Examples of social tourism initiatives

  • Lough Ree Access For All allows wheelchair users to experience life on water, something that many of us might take for granted, through their accessible boat trips. This is an example of how social tourism is a form of accessible tourism.
  • In Italy, Città Solare is a cooperative that works in social integration between locals and immigrants in environmental services, industrial manufacturing and hospitality. Their Casa di Colori accommodation offers reasonably priced rooms for short- or medium-term stays for people travelling for work, tourism, study, medical care and cultural or sporting events, while also creating employment and offering temporary accommodation to marginalised people.
  • The Family Holiday Charity offers UK families who have struggled with illness, mental health disability or domestic violence with holidays away to give them time to be together away from their daily pressures.
  • In Chile, Sernatur offers senior citizens discounted packages to travel in the low season. 


4 ways our society can benefit from social tourism initiatives


1. Raising Awareness of Important Social Issues

As mentioned before, through these homeless street tours, awareness is raised about the life of a community that is marginalised from society. This can be essential for deconstructing stigmas and thought patterns as well as encouraging tourists and the general public to engage and help in a proactive way. In the UK, Unseen Tours offer tours and experiences curated and led by their tour guides who have experienced homelessness. In Copenhagen, Street Voices offer similar services to visitors of Denmark’s capital, likewise in Prague through Pragulic. In other capitals, such as Berlin, the refugee crisis has been highlighted by sharing experiences through the eyes of those who have had to flee their homes. Refugee Voices Tours offer walking tours given by various guides from Eritrea and Syria. These social initiatives are examples of how tourism can be more inclusive to marginalised communities, increase their sense of belonging and give an opportunity to share their authentic, honest, real-life stories.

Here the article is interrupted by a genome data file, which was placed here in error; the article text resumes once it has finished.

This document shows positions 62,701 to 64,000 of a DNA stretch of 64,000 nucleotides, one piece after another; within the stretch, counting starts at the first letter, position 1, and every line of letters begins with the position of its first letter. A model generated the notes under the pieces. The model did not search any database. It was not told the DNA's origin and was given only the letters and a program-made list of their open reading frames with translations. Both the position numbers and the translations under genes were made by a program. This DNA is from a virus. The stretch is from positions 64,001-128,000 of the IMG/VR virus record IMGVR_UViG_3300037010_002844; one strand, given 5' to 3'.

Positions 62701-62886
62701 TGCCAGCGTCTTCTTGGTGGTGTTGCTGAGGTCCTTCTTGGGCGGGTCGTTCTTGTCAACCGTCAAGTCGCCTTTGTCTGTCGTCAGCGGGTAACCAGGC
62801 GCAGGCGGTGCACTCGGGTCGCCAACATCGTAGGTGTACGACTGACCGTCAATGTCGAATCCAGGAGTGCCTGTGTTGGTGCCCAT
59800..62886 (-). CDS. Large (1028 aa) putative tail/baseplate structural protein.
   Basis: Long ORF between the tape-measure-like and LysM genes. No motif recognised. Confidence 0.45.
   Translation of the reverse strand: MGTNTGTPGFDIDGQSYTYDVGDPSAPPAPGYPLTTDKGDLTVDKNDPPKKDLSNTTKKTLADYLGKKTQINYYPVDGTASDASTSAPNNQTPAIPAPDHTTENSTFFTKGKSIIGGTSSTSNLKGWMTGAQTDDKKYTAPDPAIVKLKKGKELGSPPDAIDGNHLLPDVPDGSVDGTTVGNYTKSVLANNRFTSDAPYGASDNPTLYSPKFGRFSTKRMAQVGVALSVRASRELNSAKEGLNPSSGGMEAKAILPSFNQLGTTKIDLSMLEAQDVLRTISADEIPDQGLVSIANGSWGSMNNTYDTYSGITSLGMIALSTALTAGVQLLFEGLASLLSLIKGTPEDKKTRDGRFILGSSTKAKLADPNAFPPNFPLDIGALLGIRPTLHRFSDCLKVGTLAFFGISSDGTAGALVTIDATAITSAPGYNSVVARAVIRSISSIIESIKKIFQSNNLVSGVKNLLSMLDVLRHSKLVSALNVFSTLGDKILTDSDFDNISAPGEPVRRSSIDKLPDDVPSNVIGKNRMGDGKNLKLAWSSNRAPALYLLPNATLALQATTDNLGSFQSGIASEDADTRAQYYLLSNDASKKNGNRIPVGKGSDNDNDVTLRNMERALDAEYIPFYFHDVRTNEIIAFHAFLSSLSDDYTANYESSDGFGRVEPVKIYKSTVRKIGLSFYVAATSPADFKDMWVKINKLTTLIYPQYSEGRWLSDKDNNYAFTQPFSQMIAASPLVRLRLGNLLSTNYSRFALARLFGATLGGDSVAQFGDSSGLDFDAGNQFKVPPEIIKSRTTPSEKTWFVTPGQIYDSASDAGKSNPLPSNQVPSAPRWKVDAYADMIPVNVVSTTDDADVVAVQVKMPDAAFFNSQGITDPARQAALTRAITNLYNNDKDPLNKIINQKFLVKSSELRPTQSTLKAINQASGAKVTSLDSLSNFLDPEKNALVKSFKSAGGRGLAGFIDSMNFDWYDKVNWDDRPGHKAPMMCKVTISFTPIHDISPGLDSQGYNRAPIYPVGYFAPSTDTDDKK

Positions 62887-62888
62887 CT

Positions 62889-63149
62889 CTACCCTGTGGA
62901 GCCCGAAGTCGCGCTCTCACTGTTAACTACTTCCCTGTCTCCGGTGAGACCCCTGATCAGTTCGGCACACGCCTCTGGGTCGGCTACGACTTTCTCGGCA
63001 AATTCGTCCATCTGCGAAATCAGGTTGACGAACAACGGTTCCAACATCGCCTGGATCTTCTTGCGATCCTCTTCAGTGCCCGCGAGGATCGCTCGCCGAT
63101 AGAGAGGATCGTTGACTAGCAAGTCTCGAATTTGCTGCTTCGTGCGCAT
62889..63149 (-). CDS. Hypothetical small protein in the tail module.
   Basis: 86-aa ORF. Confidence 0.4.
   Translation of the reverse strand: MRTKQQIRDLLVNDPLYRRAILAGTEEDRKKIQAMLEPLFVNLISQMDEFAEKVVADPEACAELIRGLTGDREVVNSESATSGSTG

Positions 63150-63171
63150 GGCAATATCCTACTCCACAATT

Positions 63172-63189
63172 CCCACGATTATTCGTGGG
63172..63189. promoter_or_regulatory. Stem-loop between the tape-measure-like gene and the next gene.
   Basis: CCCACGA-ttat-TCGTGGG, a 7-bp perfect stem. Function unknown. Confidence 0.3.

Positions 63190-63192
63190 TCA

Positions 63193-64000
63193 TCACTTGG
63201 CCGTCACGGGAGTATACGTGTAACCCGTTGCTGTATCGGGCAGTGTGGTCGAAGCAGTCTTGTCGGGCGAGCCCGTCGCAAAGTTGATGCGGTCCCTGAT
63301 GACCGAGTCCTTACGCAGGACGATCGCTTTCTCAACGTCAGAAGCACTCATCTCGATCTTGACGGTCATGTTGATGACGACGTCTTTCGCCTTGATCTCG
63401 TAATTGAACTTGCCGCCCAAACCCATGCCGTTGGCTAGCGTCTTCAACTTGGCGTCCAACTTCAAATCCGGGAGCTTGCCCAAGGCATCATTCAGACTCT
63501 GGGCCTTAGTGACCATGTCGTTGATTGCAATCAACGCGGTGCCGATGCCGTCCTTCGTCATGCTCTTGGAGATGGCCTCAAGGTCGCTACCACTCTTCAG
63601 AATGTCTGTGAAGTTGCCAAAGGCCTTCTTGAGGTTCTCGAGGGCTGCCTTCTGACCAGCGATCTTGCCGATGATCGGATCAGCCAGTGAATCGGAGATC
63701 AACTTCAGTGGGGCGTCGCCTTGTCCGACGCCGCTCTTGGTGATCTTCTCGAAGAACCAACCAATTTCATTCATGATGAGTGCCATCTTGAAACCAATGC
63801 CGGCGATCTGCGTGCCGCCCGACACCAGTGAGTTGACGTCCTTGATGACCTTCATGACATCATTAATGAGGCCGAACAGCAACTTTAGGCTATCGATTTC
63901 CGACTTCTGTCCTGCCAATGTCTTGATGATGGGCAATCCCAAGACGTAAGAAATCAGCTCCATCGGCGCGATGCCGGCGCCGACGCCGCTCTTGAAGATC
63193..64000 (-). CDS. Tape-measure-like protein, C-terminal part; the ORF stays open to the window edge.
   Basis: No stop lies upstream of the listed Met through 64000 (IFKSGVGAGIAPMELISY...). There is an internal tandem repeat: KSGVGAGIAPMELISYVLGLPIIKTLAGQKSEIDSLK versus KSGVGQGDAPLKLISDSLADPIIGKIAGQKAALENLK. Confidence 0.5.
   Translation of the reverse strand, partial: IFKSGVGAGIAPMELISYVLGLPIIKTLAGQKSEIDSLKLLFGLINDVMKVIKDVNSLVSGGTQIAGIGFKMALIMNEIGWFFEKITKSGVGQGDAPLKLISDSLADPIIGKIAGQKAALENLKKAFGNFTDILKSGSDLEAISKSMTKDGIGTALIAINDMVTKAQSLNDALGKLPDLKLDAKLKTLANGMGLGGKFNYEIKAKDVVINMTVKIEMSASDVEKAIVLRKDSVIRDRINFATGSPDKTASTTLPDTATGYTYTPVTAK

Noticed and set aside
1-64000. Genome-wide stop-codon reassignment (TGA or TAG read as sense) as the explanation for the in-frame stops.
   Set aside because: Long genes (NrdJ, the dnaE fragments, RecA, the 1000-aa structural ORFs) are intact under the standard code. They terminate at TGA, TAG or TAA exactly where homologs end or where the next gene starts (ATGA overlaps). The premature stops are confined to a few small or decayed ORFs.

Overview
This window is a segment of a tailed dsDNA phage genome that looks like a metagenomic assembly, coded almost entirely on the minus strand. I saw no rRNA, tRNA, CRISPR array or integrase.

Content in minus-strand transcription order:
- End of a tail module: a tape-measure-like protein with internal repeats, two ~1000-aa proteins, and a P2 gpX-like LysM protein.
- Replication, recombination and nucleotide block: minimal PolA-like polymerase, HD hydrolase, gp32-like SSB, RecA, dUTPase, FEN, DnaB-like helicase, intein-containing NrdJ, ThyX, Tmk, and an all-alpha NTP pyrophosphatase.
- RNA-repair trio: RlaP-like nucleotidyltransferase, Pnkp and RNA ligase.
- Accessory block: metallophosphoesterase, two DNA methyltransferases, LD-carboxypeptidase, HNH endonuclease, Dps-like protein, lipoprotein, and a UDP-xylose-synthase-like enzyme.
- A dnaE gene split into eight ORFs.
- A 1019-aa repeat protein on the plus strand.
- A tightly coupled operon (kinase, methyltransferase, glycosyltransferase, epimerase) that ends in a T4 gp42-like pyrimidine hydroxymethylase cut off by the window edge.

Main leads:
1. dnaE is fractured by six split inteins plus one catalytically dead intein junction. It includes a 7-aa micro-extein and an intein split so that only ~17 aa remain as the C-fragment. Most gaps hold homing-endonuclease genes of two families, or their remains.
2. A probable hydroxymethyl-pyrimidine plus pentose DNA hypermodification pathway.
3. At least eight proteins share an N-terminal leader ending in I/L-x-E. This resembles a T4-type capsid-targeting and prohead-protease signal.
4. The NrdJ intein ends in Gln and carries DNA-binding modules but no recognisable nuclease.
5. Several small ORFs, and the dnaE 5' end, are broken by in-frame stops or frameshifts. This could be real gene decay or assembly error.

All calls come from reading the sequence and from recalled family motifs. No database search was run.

2. Combats Seasonality and Adds to Sustainable Tourism

 It has been mentioned that visitor related social tourism can combat the issue of seasonality through the offer of off-season budget holidays to groups such as the retired community and low-income families creating more sustainable destinations. In this way, the industry thrives for longer and more jobs are created. Examples such as Sernatur above spreads the season out and promotes travelling in the off-season.


3. Health and Well Being Improvements

Other benefits include health improvements and an increase in self efficacy. Research suggests that the participation in social tourism has led to positive developments in the physical, mental, cardiac and vascular health of tourists while also increasing their quality of life, well being and expanding their knowledge and learning. In a study relating to low-income earning families, research concluded that social tourism initiatives improved their family relations by giving them an opportunity to spend more time together and create a greater bond which has a positive impact on behavioural change. Travelling and tourism opens the minds of travellers, it increasing serotonin and curiosity levels and the desire to explore. Travelling is a learning experience and through this happiness levels are increased, thus improving the health and well-being of tourists.

4. Creates a More Inclusive Society

Many researchers have described social tourism as helping a local community through tourism. In this document you can see many examples of how social policies and initiatives around the world have intentionally created programmes that give opportunities to the various groups within our society with the goal of making tourism more inclusive and accessible to all.